One of the world’s biggest urban history museums, the Museum of London has over two million objects in its collection and holds the largest archaeological archive in Europe.
Opened in 1976 as part of the Barbican Estate, the galleries were laid out in an innovative style which meant that there’s only one route through the museum, taking you from the prehistoric period to the modern galleries.
The museum enjoyed a £20million redevelopment which was completed in May 2010, so we went back to check out what had changed.
I really liked this collection of old signs by the entrance.
There’s also a splendid, if a tad pricey, cafe just inside the museum which served some excellent food.
The second cafe, near the exit.
The reconstruction of the Vauxhall Pleasure Gardens is a fabulous experience.
The pleasure garden was a major attraction in London from the mid 17th century to the mid 19th century and consisted of several acres of trees and shrubs with attractive walks and entertainments.
Eighteenth century visitors might expect to see tightrope walkers, hot air balloon ascents, concerts and fireworks and perhaps some hanky panky going on in the darker areas.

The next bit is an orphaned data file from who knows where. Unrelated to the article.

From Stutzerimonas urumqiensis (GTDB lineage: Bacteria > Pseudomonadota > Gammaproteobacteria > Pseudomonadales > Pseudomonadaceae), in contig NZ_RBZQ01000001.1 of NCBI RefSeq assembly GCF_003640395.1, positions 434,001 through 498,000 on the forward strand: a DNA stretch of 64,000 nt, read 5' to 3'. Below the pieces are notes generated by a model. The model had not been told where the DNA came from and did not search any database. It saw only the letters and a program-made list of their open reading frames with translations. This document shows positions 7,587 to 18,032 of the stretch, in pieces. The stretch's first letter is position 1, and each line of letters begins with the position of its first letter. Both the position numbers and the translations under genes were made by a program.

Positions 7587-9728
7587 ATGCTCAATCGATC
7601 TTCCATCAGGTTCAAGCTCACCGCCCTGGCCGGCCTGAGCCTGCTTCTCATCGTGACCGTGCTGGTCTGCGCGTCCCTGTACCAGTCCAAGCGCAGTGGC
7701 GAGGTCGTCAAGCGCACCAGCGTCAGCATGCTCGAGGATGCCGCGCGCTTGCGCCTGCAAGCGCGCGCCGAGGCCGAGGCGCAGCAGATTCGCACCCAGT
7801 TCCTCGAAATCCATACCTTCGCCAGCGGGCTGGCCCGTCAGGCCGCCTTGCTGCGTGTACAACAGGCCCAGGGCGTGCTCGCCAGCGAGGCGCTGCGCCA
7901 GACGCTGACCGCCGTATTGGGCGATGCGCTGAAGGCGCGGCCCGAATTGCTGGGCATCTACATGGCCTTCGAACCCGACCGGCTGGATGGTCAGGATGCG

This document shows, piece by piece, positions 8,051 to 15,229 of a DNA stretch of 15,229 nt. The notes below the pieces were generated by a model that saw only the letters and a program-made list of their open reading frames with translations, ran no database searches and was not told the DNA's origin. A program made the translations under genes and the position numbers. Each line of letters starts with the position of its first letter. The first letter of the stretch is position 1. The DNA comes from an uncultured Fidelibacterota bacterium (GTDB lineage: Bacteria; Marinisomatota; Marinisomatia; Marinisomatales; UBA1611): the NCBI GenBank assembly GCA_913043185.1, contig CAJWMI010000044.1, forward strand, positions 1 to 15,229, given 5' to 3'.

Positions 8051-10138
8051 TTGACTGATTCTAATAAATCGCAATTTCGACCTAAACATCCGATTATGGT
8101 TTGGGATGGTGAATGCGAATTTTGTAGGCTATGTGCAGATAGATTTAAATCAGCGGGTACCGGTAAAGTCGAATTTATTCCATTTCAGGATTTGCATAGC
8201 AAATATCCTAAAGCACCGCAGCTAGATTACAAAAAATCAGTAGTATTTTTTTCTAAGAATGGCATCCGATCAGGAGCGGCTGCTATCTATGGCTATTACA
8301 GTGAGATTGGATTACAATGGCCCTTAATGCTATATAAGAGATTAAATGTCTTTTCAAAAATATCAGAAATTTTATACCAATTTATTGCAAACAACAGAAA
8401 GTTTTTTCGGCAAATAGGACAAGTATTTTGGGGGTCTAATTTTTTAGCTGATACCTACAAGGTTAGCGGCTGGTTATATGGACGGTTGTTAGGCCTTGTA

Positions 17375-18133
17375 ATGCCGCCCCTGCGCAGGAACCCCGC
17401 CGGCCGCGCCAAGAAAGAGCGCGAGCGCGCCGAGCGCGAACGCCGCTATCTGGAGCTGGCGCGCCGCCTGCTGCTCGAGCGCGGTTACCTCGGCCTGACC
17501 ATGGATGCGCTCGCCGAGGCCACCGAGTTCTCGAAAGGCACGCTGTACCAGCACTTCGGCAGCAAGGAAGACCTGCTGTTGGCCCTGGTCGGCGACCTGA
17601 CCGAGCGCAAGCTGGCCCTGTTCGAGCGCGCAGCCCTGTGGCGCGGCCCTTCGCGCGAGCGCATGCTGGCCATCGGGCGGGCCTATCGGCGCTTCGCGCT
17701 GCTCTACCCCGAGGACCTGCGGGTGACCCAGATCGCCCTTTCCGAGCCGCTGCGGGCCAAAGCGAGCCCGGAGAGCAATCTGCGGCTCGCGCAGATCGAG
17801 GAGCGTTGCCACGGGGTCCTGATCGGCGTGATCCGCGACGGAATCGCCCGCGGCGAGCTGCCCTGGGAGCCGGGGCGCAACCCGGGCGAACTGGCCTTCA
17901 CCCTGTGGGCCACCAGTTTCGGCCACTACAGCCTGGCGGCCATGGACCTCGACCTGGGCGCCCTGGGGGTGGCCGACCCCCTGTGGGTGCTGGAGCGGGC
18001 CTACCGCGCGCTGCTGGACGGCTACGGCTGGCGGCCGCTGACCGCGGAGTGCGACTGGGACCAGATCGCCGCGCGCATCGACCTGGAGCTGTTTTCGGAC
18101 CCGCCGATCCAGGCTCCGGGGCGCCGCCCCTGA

In 1749 a rehearsal of Handel’s Music for the Royal Fireworks attracted an audience of 12,000, with a fancy dress party in 1786 bringing in 61,000 revellers.
The entertainment could be spectacular too: in 1817, the Battle of Waterloo was re-enacted with 1,000 soldiers participating.
Vauxhall Gardens by Thomas Rowlandson (1756-1827).
My favourite part of the museum has always been the recreation of a Victorian shopping street, with faithful reproductions of offices and shops showing their original fixtures and fittings.
I felt right at home here.
Old 1920s sign for the Savoy Grill, and the beautifully flamboyant 1920s Selfridges lifts.
Model of the Skylon sculpture from the 1951 Festival of Britain.
Described as, “part Zeppelin, part-rocket, part-minaret,” the 250ft tall sculpture dominated the South Bank and was a much-loved, engineering marvel.
Into the modern galleries.
Grabbing a coffee in the downstairs cafe, near the exit.
Leaving the museum. It’s free so I can’t recommend it enough!